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New Jersey bankruptcy: ACA governs medical bill collection

| Sep 20, 2012 | Chapter 7 |

Most New Jersey residents would agree that going to the doctor can be nerve wracking. Depending on why a patient is there, doctors and nurses are performing examinations and tests that aren’t often comfortable. Then the bill comes, and patients often wonder which was worse, the exam, or the shock of seeing the bill. If a patient had to be admitted to the hospital for any reason, the bills could make bankruptcy an attractive option.

A lot of New Jersey residents end up struggling under a mountain of medical bills through no fault of their own. The way the economy is today, people quite often do whatever they can to avoid going to the doctor. The Affordable Care Act, or ACA, is designed to prohibit certain collection techniques that hospitals have used in the past.

Medical professionals are supposed to evaluate each struggling patient to determine their ability to pay. If they are found to have a legitimate problem paying, the patient is supposed to be presented with options. Unfortunately, there are medical professionals who do not follow the ACA, and patients who should have been protected under the act end up being sued by collection agencies.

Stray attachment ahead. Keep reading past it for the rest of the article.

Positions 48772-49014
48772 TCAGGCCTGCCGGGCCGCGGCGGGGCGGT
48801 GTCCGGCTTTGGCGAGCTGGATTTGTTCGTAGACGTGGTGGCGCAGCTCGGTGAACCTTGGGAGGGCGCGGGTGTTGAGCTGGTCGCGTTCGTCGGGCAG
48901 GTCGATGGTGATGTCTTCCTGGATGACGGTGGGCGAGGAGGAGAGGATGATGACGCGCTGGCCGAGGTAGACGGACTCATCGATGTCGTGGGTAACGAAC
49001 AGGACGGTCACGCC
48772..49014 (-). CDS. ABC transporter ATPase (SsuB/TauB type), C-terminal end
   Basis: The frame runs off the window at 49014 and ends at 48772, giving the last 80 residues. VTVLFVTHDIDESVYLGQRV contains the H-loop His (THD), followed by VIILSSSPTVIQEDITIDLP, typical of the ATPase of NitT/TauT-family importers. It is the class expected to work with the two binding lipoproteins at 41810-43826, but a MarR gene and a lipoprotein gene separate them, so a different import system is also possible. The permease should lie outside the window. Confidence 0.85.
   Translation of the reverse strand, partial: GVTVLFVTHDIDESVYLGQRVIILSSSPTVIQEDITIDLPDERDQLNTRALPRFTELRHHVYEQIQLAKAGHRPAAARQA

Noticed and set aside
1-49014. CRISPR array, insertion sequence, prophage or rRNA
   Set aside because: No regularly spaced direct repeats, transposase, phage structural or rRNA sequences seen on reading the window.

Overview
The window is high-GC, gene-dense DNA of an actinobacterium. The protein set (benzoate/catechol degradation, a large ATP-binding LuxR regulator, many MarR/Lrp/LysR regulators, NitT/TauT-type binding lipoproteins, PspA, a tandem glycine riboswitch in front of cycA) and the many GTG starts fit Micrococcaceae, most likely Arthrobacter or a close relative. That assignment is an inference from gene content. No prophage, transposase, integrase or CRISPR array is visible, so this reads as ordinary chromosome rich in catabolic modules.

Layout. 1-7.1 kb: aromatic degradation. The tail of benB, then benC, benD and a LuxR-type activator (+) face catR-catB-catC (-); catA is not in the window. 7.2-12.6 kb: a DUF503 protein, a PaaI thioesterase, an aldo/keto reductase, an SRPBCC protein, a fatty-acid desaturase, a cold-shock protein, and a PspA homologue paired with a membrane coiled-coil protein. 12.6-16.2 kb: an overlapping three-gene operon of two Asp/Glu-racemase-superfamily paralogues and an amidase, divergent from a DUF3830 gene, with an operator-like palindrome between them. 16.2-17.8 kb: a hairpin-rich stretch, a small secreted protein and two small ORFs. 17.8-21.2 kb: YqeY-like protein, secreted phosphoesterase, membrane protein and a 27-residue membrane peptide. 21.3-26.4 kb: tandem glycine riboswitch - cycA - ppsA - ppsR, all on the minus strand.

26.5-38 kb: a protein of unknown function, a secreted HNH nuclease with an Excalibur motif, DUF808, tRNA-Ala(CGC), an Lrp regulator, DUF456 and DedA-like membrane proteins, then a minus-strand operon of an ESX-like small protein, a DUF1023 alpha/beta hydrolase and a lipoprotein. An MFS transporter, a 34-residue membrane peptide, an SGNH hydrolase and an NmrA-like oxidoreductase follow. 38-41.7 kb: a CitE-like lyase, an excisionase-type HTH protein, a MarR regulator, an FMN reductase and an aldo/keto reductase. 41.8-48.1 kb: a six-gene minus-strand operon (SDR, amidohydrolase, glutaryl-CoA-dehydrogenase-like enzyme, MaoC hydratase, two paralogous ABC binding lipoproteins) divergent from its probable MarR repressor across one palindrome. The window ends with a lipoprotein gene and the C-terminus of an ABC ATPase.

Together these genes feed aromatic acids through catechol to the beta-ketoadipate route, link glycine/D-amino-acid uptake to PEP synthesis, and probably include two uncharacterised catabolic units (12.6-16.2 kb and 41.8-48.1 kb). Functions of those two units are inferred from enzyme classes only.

Even when a medical professional complies with the Affordable Care Act, there is no guarantee that a patient will be able to handle paying their medical bills. Filing bankruptcy in order to discharge a mountain of medical bills is a viable option for anyone struggling with medical debt. Chances are, if a patient is having a problem paying their medical bills, they may also be having a problem paying any other bills they may have. Filing for bankruptcy protection could give any New Jersey resident struggling with debt a new beginning. After all, relieving the stress that debt can cause is surely good for your health.

Source: Chicago Tribune, “Health care law protects some debtors from unscrupulous hospital collections,” Elliot Raphaelson, Sep. 4, 2012

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